The above trailer is out for Elseworlds, the three night crossover on CW, which premieres next week. The official synopses are out:
EPIC ELSEWORLDS CROSSOVER KICKS OFF TONIGHT — When Barry Allen (Grant Gustin) and Oliver Queen (guest star Stephen Amell) wake up one morning and realize they have swapped bodies with each other, the two set off to find out what disturbed the timeline to cause such a shift. However, things quickly go from bad to worse when they present their case to Team Flash and the gang doesn’t believe them. Barry and Oliver realize they need Supergirl’s (guest star Melissa Benoist) help and travel to Smallville on Earth-38 where they end up meeting Kara’s cousin, Clark Kent (guest star Tyler Hoechlin), and intrepid reporter, Lois Lane (guest star Elizabeth Tulloch). LaMonica Garrett guest stars as The Monitor.
THE ELSEWORLDS CROSSOVER CONTINUES IN GOTHAM CITY WITH BATWOMAN (RUBY ROSE) — With Oliver (Stephen Amell) and Barry (guest star Grant Gustin) still stuck in the other’s bodies, the two get a lead on John Deegan (guest star Jeremy Davies) and head to Gotham City with Supergirl (guest star Melissa Benoist) to figure out why their reality has changed. While there, they meet the mysterious Kate Kane (guest star Ruby Rose) who provides them with information that leads the group to Arkham Asylum.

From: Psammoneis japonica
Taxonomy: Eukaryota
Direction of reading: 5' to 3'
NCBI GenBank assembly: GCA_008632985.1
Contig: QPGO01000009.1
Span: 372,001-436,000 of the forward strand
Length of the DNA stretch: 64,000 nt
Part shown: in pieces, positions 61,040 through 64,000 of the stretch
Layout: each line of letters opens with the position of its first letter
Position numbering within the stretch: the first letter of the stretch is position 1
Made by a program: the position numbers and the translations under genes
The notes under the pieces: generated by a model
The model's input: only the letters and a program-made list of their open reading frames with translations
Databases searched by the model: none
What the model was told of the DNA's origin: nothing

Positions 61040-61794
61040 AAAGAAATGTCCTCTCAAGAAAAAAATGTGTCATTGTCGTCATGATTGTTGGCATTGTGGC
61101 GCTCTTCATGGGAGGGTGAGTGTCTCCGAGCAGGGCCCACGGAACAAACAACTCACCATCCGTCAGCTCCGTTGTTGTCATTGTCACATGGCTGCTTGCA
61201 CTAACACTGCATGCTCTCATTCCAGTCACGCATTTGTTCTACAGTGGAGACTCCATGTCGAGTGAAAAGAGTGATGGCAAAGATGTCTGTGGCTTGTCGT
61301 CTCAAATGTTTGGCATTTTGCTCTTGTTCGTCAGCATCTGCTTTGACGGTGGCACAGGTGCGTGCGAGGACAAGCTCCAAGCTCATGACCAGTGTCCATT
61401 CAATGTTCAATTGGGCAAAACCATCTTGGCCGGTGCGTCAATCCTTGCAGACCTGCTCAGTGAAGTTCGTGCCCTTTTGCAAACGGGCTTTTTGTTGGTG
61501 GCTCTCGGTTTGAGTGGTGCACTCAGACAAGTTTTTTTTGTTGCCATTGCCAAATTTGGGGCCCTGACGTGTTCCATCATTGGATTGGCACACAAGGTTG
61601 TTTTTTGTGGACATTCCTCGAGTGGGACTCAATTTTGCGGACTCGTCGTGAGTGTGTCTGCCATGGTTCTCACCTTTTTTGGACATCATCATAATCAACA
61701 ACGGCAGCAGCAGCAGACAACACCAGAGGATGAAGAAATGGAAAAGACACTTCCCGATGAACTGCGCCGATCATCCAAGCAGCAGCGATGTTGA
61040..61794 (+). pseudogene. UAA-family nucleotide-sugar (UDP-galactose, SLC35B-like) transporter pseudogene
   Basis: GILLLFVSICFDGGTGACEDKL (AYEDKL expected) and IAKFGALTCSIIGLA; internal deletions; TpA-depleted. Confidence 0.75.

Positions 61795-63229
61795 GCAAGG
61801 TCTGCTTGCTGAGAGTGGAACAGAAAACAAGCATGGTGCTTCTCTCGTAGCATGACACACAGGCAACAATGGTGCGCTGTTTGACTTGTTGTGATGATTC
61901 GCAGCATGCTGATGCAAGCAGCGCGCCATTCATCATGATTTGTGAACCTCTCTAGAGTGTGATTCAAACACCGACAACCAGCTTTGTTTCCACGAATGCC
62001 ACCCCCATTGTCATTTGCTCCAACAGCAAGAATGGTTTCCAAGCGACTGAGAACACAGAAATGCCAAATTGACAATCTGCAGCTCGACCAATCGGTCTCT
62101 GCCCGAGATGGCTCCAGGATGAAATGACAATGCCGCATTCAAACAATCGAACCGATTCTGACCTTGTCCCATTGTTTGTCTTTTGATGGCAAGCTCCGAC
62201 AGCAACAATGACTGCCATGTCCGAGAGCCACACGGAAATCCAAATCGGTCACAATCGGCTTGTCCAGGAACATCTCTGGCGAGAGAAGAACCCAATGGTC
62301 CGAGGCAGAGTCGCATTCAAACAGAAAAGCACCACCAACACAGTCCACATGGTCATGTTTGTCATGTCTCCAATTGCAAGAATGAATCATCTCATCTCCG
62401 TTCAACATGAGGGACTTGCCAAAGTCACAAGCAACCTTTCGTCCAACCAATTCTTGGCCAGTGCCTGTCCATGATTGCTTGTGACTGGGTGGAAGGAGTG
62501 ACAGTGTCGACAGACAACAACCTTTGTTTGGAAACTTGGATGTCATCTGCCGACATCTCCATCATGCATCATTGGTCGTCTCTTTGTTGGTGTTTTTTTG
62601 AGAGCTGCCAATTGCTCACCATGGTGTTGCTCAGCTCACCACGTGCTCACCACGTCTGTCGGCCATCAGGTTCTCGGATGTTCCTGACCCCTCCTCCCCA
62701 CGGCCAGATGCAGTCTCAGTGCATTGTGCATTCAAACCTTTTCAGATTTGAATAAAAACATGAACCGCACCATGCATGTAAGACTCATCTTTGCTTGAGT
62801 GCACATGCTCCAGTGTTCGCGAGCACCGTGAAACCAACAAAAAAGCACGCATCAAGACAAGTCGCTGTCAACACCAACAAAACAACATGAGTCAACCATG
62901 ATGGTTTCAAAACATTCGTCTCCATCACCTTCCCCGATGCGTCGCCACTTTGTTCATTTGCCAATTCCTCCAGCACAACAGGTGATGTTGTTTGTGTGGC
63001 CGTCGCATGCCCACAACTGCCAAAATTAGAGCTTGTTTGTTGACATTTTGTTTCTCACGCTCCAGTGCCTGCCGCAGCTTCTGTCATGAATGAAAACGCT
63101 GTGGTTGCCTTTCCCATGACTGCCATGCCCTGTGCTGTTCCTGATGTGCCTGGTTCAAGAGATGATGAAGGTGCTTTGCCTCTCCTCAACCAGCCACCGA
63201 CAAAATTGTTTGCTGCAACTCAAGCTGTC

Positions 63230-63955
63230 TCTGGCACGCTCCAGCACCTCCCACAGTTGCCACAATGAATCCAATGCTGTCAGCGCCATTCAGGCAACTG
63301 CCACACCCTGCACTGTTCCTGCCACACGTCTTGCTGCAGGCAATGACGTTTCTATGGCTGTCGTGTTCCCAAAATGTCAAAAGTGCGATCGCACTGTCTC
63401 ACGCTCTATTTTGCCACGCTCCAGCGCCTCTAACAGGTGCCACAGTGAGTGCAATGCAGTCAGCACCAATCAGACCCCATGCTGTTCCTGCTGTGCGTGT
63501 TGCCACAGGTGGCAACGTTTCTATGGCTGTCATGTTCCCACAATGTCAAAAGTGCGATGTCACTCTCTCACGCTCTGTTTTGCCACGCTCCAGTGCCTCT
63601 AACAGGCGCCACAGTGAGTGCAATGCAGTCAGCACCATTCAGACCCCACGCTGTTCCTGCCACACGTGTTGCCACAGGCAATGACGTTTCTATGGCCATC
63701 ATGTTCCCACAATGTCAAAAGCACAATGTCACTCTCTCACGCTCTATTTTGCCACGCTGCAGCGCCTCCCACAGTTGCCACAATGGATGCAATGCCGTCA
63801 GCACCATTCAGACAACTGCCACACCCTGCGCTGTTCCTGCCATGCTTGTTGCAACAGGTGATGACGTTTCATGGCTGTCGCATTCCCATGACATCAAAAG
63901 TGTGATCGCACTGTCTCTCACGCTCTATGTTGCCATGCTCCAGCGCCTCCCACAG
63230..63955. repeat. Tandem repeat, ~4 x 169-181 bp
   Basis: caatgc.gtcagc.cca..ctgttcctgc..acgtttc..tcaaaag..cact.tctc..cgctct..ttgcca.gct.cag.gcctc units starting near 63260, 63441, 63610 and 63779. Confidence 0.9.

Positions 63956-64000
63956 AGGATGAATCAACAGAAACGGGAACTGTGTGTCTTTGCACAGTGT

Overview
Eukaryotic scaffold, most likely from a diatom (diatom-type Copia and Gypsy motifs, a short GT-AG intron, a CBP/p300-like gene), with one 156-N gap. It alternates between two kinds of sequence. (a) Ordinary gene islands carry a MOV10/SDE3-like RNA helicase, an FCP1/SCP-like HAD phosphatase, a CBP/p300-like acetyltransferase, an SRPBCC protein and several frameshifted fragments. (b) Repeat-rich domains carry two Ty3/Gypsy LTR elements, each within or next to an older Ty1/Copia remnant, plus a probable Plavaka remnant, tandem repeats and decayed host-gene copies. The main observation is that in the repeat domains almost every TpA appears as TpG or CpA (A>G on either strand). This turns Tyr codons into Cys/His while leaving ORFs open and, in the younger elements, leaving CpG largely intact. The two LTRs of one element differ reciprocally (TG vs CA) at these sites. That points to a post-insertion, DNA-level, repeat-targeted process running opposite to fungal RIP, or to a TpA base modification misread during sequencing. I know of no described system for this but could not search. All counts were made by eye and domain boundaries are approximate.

THE BATTLE CONCLUDES — Supergirl (Melissa Benoist), The Flash (guest star Grant Gustin), Green Arrow (guest star Stephen Amell) and Superman (guest star Tyler Hoechlin) engage in the battle of their lives.
Stephen Amell tweeted the above picture, posed in front of the bat signal.
Entertainment Weekly has more on the episodes from the stars, including this from Grant Gusten and Stephen Amell:
“You’re not going to see me playing Oliver Queen’s mannerisms, or Stephen playing Barry’s mannerisms. It’s more being aware that for some reason we’ve switched lives and destinies. It’s more the fun of the situational comedy that we keep finding ourselves in, and less us having a complete role reversal,” Gustin tells EW. “We get to see Stephen do some of the more goofy speed stuff I have to do on a regular basis, and I get some actual combat as Green Arrow. So, we just see different colors for each of us.”